A rare Irish chalice dating back to the 15th century is on display at the Irish American Heritage Museum in Albany, New York.
The gilt chalice, which was looted and taken to England following the Reformation in the 16th century, is currently on a tour of the US after being purchased by Irish entrepreneur Martin Dunphy, who brought the chalice back to Ireland after it was discovered in a barn in Dorset, England.
The rare Irish chalice was auctioned in 2021 by the UK-based Duke's Fine Art Auctions.
The Irish American Heritage Museum in upstate New York is the first museum in the US to display the chalice, which was recently used to celebrate mass by Bishop Michael Burbidge of the Diocese of Arlington in Virginia at the Basilica of the National Shrine of the Immaculate Conception in Washington DC.
Elizabeth Stack, the executive director of the Irish American Heritage Museum, told the Times Union that the chalice is "important to the Irish story."
"A lot of these objects were lost during the Reformation. To be able to display one in America is very exciting," Stack said.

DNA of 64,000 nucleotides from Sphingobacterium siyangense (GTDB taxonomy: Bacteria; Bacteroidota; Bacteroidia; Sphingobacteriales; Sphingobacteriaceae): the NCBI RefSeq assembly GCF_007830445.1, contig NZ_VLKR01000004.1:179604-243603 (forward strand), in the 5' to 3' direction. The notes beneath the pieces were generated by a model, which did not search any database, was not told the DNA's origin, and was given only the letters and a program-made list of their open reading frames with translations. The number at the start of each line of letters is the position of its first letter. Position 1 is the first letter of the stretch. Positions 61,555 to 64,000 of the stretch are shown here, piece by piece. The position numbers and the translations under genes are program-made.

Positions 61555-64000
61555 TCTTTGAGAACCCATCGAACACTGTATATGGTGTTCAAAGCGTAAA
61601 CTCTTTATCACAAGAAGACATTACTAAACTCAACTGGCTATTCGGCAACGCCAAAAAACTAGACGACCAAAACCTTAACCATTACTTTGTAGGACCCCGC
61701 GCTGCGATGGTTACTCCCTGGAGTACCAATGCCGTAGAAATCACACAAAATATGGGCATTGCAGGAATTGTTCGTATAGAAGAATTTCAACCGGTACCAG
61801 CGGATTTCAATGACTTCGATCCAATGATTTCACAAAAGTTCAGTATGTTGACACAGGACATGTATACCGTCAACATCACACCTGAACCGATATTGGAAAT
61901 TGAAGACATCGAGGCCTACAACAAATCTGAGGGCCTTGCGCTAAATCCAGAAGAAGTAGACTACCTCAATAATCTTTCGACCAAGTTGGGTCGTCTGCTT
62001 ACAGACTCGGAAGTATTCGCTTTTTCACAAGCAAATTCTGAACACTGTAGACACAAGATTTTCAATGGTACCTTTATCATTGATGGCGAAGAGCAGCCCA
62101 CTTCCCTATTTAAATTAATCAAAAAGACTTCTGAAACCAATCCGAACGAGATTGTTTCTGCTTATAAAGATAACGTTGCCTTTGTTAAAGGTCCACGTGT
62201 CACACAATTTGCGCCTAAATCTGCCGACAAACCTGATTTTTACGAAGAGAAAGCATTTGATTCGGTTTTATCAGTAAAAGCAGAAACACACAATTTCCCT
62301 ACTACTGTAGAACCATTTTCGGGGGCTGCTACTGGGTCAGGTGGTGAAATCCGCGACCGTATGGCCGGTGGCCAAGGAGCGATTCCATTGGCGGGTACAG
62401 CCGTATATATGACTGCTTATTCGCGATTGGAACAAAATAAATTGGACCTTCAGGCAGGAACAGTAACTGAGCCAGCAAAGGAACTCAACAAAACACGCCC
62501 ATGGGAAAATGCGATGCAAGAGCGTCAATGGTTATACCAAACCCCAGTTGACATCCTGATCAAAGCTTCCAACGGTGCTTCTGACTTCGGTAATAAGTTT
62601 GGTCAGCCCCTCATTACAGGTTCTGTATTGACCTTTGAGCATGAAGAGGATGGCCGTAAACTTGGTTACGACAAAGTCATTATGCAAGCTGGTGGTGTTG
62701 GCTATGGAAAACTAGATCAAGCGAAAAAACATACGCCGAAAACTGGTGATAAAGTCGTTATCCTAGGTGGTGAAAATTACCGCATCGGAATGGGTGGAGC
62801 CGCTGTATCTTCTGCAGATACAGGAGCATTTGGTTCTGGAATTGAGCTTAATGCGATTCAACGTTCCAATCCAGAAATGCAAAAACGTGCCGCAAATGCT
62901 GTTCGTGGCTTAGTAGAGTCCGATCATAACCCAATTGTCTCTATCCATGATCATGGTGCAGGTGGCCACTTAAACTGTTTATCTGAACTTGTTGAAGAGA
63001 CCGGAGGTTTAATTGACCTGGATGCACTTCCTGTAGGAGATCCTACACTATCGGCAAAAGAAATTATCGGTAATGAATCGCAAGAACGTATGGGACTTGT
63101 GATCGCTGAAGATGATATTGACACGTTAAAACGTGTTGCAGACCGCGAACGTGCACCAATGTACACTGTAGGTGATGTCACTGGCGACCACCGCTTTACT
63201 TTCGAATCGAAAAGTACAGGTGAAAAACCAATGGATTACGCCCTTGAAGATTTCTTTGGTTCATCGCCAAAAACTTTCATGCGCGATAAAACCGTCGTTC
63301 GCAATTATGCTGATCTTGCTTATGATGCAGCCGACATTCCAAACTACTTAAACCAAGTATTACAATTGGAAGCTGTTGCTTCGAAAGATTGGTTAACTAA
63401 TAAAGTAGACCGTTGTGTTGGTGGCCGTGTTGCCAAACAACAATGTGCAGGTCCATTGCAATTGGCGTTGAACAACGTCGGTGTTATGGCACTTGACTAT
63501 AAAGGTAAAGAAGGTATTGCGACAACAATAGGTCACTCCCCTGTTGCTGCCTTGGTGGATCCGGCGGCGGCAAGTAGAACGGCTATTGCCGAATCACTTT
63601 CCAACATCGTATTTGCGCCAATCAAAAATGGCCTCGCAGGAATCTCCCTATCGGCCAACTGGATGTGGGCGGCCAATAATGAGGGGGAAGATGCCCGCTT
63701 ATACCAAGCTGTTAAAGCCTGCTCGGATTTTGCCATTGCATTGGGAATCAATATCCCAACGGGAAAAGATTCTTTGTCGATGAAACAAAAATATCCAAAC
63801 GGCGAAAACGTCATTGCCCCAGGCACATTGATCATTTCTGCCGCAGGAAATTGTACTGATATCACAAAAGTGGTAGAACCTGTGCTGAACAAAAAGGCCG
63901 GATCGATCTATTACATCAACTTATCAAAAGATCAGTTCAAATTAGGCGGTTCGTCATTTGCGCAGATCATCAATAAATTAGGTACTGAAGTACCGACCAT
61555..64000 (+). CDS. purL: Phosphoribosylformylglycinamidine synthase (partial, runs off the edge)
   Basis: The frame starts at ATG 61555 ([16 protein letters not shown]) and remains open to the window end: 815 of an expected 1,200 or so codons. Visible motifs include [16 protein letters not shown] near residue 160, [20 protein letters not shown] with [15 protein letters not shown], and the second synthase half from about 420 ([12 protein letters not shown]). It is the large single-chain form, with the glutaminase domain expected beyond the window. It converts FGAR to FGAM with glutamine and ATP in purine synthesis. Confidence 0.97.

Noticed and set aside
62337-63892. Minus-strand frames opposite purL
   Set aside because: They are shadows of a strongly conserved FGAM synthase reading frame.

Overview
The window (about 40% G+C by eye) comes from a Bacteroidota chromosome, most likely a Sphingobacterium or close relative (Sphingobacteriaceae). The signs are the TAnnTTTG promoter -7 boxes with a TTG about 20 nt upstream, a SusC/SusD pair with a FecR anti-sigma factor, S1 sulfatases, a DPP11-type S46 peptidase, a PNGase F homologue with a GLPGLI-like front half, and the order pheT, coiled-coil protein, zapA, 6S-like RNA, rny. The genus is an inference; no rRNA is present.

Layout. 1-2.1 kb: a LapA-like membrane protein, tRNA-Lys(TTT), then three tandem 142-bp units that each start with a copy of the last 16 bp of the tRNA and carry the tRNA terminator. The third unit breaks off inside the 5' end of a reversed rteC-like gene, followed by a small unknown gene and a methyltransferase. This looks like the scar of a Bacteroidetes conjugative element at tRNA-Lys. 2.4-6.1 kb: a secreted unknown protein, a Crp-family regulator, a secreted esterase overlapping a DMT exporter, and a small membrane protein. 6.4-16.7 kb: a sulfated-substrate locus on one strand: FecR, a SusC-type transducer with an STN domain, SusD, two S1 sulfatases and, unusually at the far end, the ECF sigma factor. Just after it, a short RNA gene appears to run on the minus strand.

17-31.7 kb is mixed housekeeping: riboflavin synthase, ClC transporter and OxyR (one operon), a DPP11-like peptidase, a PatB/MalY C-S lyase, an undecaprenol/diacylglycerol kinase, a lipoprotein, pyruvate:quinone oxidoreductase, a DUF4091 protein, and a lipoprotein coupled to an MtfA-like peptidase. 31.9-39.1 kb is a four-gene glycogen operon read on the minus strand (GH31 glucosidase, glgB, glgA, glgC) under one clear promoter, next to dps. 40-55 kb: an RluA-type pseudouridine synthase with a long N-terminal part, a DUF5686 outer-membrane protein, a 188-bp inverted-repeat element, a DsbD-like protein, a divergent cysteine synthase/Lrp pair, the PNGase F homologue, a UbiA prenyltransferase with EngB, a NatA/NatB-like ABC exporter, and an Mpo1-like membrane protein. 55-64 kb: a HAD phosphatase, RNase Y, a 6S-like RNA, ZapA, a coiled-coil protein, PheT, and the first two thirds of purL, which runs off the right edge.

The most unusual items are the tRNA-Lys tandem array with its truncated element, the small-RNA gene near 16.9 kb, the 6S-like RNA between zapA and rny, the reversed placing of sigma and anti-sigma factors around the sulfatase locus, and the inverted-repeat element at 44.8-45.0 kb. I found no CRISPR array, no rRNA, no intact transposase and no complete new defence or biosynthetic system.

"Even though this is a very simple chalice, it is a great example of the craftsmanship that existed in Ireland in the time. It shows the determination of Irish Catholicism to survive despite the brutality of the monasteries and the Reformation."
The chalice dates back to 1480 and is one of the few surviving chalices from the era, the museum said.
The chalice, which will remain in the Irish American Heritage Museum until the end of May before being moved on to several other institutions, will be featured during the online lecture "Monastic Life in Pre-Reformation Ireland" with Dr. Małgorzata Krasnodębska-D'Aughton, Senior Lecturer at the School of History in University College Cork, on April 26.
It is not the only Irish chalice with a connection to the US.
Last year, a 400-year-old Irish chalice was returned to Leitrim after being discovered in Cincinnati in 2017,
The Muintir Eolais Chalice, which has been described as the "wandering symbol of Irish faith", was given to the Jamestown Franciscan Friary in south County Leitrim in 1644.
Jamestown fell to Cromwellian forces less than 10 years later on March 19, 1653, and the religious order was ordered to leave the county.
However, the priests took to the woods and mountains to perform mass in secret during Oliver Cromwell's invasion, taking the chalice with them.
It is not known how the chalice ended up in the US, but it is believed that the Franciscans brought it to Santa Fe or Albuquerque in the years after the Irish Famine.
The chalice was later discovered in the Mount Saint Joseph convent of the Sisters of Charity in Cincinnati, Ohio.